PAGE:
Microbial Food Spoilage- Types of microorganisms with examples

Food spoilage is the deterioration of the quality, safety, and acceptability of food due to the growth and activity of microorganisms. Microorganisms are microscopic living organisms that can be found everywhere in nature. They include bacteria, fungi, protozoa, algae, viruses, and prions. Some microorganisms are beneficial for food production, such as those involved in fermentation, while others are harmful and cause food spoilage.

Food spoilage can result in various changes in the appearance, texture, flavor, odor, and nutritional value of food. Some of these changes may be visible to the naked eye, such as mold growth, discoloration, or slime formation, while others may not be easily detected, such as toxin production or pH reduction. Food spoilage can also pose a health risk to consumers if they ingest contaminated food that contains pathogenic microorganisms or their toxins.

The extent and rate of food spoilage depend on several factors, such as the type and number of microorganisms present in the food, the intrinsic and extrinsic properties of the food, and the storage and handling conditions of the food. Intrinsic properties are those that are inherent to the food itself, such as water activity, pH, nutrient content, and natural antimicrobial compounds. Extrinsic properties are those that are related to the environment surrounding the food, such as temperature, humidity, oxygen availability, and light exposure.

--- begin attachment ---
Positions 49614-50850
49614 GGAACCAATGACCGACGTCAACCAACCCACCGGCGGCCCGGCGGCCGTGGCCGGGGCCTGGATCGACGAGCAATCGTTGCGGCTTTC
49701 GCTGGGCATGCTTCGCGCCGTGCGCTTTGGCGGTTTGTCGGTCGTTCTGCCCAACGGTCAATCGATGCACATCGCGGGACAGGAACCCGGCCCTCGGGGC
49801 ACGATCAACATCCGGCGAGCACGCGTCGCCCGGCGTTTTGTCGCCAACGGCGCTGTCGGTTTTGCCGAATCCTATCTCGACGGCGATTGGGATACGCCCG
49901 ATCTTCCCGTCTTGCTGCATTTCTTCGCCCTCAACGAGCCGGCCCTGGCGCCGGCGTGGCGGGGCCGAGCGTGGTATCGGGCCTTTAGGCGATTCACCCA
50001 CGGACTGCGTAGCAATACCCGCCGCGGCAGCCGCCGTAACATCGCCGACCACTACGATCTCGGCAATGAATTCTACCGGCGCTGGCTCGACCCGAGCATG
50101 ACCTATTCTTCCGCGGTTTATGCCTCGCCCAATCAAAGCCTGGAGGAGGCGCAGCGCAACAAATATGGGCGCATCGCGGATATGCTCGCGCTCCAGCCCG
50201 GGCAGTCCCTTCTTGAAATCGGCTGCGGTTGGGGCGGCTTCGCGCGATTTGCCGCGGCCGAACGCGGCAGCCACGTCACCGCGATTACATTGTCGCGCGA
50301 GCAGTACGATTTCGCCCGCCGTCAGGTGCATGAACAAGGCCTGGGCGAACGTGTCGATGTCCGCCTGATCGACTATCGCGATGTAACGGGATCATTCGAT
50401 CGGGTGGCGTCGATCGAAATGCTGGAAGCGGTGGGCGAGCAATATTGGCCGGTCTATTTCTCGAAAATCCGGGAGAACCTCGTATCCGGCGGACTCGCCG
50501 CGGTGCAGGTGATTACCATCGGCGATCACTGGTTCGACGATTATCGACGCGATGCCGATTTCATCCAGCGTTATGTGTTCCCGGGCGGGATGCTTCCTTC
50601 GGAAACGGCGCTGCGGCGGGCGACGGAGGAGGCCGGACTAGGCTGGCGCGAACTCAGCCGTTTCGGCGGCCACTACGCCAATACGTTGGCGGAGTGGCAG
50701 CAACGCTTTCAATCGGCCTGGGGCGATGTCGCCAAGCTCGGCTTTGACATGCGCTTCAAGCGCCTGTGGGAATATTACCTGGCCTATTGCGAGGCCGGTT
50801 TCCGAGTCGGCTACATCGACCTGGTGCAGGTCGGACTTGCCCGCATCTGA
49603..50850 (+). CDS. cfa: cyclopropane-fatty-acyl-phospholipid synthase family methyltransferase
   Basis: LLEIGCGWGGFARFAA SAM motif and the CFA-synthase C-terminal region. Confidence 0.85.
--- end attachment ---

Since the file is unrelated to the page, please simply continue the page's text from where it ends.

Different types of microorganisms have different preferences and requirements for growth and survival in food. Therefore, different types of food may be susceptible to different types of spoilage microorganisms. In general, foods that have high water activity (aw), neutral or slightly acidic pH (6-7), and high nutrient content (such as proteins and carbohydrates) are more prone to bacterial spoilage. Foods that have low water activity (aw), acidic or alkaline pH (2-8.5), and low nutrient content (such as fats and oils) are more prone to fungal spoilage. Foods that have intermediate water activity (aw), acidic pH (3-5), and high sugar or salt content (such as jams or pickles) are more prone to yeast spoilage.

In this article, we will discuss the different types of microorganisms that cause food spoilage and provide some examples of foods that they affect. We will also briefly mention some methods to prevent or control food spoilage by microorganisms.